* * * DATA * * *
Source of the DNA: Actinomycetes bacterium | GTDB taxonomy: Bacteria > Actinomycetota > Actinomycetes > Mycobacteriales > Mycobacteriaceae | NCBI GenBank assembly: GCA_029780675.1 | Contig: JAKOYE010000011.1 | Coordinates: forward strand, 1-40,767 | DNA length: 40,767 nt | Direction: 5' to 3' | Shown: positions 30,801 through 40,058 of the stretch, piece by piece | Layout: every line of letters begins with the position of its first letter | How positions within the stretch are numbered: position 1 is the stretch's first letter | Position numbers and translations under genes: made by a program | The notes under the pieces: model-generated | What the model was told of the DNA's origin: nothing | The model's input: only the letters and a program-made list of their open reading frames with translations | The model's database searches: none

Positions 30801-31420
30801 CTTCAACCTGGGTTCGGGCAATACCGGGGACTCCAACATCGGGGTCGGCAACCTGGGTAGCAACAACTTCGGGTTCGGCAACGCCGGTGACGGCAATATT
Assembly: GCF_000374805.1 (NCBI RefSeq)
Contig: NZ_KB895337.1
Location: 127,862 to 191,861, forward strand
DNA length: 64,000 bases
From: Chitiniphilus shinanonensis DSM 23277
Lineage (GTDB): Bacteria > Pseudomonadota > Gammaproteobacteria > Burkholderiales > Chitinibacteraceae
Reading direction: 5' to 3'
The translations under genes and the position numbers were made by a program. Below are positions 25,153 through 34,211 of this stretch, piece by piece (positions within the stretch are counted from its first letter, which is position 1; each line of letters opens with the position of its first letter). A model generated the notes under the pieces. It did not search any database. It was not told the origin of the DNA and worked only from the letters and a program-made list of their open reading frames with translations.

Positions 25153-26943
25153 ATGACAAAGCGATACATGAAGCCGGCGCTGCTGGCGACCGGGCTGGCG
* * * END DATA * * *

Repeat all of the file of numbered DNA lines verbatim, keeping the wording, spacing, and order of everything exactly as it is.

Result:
Source of the DNA: Actinomycetes bacterium | GTDB taxonomy: Bacteria > Actinomycetota > Actinomycetes > Mycobacteriales > Mycobacteriaceae | NCBI GenBank assembly: GCA_029780675.1 | Contig: JAKOYE010000011.1 | Coordinates: forward strand, 1-40,767 | DNA length: 40,767 nt | Direction: 5' to 3' | Shown: positions 30,801 through 40,058 of the stretch, piece by piece | Layout: every line of letters begins with the position of its first letter | How positions within the stretch are numbered: position 1 is the stretch's first letter | Position numbers and translations under genes: made by a program | The notes under the pieces: model-generated | What the model was told of the DNA's origin: nothing | The model's input: only the letters and a program-made list of their open reading frames with translations | The model's database searches: none

Positions 30801-31420
30801 CTTCAACCTGGGTTCGGGCAATACCGGGGACTCCAACATCGGGGTCGGCAACCTGGGTAGCAACAACTTCGGGTTCGGCAACGCCGGTGACGGCAATATT
Assembly: GCF_000374805.1 (NCBI RefSeq)
Contig: NZ_KB895337.1
Location: 127,862 to 191,861, forward strand
DNA length: 64,000 bases
From: Chitiniphilus shinanonensis DSM 23277
Lineage (GTDB): Bacteria > Pseudomonadota > Gammaproteobacteria > Burkholderiales > Chitinibacteraceae
Reading direction: 5' to 3'
The translations under genes and the position numbers were made by a program. Below are positions 25,153 through 34,211 of this stretch, piece by piece (positions within the stretch are counted from its first letter, which is position 1; each line of letters opens with the position of its first letter). A model generated the notes under the pieces. It did not search any database. It was not told the origin of the DNA and worked only from the letters and a program-made list of their open reading frames with translations.

Positions 25153-26943
25153 ATGACAAAGCGATACATGAAGCCGGCGCTGCTGGCGACCGGGCTGGCG